EP Walkthrough: Stuck Out dissect their new EP, Lie Through Your Teeth
The Melbourne-based outfit brings together exciting pop-punk with dark, often-personal lyrics - something their new EP is a masterclass in.
For those unfamiliar with Melbourne-based punk outfit Stuck Out, they're an act that seemingly - and simply - can be described with just the word 'heavy'. Musically, they embrace the mania of punk-rock with the slickness of pop, merging them together to make classy, modern-day pop-punk that, as shown through releases such as their 2018 EP You Won't Come Home, move with a pace that demands your attention. Go underneath that, and you'd find the true reason why we plucked the word 'heavy' out of the cloud; the four-piece using their work to dissect the world around them with an often darker lens, detailing everything that may bring.
For instance, take their fresh-arriving new EP Lie Through Your Teeth. Arriving last week at the cusp of the year's end, Lie Through Your Teeth seems to channel the dystopia of the past twelve months into hard-hitting punk music that really moves into the inner workings of both the group and those around them, diving into things that are actually quite complex and layered with the nuance and thinking that you wouldn't really expect in short, less-than-three-minute bursts, but ones that really find a home nestled amongst Lie Through Your Teeth.
On Inverse, for example, the band look at self-destructive behaviour but in a way that goes beyond the usual confines and breaks down where that behaviour comes from; Hollow is a menacing reflection on addiction that again, goes further to break down the stigmatism with the potency that comes from such intimate songwriting. The EP's Mikaila Delgado-featuring final track, meanwhile, taps into the Yours Truly leader for a wider grasp of the world around them, and the many problems that define people's relationships with the world.
They're conveyed with an energy that makes you feel like the EP's meanings cross into its musicality too; the energetic punk of their live show moving as they channel fury, anger, pain and reflection into moments that ease off just as you become comfortable with them. As the group explain, this energy comes from their live show, which they attempted to translate into the backbone of their recorded work. "When we approached this EP, we wanted to create something that translated into our high energy live performances," the band's vocalist Josh Walker explains.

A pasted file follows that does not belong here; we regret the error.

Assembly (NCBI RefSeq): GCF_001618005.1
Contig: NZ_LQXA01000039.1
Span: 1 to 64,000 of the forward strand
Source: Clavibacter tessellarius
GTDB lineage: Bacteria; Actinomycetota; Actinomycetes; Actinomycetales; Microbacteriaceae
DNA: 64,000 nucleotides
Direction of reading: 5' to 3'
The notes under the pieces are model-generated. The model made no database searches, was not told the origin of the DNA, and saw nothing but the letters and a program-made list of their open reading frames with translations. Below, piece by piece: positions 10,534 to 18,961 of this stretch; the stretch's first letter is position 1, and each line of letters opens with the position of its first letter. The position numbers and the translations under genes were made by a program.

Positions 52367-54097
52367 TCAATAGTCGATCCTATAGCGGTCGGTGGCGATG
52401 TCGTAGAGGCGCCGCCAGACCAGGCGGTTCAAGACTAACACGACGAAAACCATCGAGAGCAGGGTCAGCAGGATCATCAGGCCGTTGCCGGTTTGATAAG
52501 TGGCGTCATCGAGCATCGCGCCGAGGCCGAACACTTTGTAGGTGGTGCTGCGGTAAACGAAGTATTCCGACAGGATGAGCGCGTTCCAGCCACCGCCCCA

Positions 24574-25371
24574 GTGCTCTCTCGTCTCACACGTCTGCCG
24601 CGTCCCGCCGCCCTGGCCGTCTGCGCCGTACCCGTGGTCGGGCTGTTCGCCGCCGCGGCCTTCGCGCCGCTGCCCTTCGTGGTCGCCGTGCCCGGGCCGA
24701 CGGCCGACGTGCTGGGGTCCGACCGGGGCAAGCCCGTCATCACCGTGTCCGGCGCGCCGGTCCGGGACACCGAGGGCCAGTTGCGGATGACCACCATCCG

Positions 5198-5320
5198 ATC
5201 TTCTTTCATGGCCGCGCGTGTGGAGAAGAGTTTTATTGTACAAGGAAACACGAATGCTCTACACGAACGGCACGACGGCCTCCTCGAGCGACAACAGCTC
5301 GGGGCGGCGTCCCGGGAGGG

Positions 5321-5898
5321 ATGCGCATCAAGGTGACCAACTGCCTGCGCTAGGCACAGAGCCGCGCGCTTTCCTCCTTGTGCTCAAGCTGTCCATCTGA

"This has resulted in an aggressive, powerful yet polished sound that we believe is our best release to date."
It's one hell of a release, and you can take a dive into it below, alongside a track-by-track walkthrough that sees Josh Walker dissect the record's themes one song at a time.
This song looks at self-destructive behaviour and the lies we tell ourselves to excuse harmful choices. It’s very easy to shift and project blame onto things around us when we’re facing a problem and ignore our own negative contribution to the issue. I’ve had an on-and-off problem with alcohol and this song voices the struggle between my own self-awareness and blissful ignorance.
This song's about the end of a romantic relationship, when you know there’s nothing you can do to save it but you’re still clinging onto any sort of hope you can. Loving someone who no longer loves you back is a difficult thing to accept, especially when they continue to string you along with false affection.
This song deals with the effects of addiction and the stranglehold it has on its victims. Some people become experts at concealing their addiction and the trauma they’re facing by continually lying to those closest to them. Nevertheless, the claws are still hooked in below the surface, often leading to the worst outcome possible.
Mindless Feat. Mikaila Delgado
This song is based around conversations I’ve had with people close to me regarding racism, sexism and a range of humanitarian issues. Mindless is about calling your friends out for their shitty comments and rebuking the excuses they use to justify the vitriol that comes out of their mouth. Everyone has a choice to either speak up against injustice or let it pass without reply.
The end of the song is to illustrate that nobody’s perfect, myself in particular, but the important thing is that you continue to educate yourself and work to become a better ally for every person on this planet.
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